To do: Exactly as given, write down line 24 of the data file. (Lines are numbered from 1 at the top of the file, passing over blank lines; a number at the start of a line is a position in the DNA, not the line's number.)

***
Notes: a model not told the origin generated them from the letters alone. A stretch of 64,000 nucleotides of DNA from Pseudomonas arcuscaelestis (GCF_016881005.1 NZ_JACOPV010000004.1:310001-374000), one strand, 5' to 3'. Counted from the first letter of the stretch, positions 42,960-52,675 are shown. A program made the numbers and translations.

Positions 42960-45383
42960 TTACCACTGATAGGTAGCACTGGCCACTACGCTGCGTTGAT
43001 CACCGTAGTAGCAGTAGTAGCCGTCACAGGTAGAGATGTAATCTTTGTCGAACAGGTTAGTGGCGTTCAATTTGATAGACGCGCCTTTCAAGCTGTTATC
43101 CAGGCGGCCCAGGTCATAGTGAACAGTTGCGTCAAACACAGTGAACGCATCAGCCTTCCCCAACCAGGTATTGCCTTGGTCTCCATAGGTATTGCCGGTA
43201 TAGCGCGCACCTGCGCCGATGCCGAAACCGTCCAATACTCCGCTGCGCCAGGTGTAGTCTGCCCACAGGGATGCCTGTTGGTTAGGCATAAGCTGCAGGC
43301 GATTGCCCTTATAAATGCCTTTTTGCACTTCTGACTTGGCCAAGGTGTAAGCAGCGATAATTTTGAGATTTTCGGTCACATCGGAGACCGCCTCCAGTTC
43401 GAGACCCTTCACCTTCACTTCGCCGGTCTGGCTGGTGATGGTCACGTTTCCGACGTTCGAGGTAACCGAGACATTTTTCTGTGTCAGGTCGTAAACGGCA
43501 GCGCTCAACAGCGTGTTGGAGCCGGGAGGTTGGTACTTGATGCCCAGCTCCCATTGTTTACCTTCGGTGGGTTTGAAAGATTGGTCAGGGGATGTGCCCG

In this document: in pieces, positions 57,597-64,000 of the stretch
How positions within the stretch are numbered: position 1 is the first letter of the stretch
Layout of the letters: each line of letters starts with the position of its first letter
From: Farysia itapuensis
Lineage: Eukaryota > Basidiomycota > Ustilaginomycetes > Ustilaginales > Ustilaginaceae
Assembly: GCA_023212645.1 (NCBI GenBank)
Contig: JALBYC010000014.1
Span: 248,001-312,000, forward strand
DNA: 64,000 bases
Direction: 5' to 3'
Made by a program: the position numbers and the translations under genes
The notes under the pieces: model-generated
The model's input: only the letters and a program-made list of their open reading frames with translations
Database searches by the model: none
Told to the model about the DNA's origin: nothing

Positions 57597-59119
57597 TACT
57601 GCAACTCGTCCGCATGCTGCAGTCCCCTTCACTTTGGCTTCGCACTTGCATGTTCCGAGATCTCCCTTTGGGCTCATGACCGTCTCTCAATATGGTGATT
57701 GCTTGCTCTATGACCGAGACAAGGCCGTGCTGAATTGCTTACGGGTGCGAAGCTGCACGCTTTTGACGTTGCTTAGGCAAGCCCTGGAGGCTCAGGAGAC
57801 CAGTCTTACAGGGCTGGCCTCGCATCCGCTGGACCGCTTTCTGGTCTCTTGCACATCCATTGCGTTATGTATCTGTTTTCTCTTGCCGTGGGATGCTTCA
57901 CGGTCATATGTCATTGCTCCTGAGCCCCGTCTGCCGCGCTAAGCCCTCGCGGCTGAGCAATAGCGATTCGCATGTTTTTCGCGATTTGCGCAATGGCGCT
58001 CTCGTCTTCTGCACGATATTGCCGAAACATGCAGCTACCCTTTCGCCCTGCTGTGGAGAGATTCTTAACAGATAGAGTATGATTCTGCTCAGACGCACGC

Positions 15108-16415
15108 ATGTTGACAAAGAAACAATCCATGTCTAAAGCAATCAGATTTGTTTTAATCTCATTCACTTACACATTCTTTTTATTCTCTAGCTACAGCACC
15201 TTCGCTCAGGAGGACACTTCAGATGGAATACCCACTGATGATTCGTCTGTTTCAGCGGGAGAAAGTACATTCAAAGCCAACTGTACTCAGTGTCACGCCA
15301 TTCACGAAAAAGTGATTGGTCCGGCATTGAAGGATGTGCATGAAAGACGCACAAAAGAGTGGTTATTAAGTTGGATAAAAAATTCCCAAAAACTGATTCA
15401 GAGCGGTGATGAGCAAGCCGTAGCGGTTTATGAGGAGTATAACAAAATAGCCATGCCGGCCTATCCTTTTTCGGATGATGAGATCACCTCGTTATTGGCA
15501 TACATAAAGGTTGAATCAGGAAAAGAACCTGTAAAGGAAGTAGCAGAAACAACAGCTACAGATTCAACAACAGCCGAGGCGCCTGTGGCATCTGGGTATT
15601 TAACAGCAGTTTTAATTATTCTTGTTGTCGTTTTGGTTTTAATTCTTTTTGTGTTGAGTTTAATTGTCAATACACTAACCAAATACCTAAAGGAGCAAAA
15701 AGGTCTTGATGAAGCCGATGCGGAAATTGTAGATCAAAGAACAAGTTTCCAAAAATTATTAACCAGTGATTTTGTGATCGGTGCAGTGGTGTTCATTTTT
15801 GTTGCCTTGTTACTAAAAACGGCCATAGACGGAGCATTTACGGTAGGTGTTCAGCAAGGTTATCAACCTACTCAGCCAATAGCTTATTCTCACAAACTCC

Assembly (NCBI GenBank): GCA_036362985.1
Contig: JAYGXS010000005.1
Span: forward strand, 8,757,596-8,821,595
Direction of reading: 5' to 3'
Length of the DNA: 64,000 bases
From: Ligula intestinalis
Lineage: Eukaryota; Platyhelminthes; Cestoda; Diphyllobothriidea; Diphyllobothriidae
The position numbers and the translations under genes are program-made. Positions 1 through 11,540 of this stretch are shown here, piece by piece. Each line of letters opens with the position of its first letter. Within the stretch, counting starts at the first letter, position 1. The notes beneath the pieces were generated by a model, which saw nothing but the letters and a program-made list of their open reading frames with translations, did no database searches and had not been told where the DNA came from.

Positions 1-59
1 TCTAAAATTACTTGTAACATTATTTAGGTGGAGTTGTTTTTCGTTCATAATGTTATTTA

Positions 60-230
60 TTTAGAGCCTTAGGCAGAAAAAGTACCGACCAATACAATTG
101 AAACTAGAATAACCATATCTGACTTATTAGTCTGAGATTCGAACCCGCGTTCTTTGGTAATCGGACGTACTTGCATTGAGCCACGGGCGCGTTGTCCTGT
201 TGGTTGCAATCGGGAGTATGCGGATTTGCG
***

Told to the model about the DNA's origin: nothing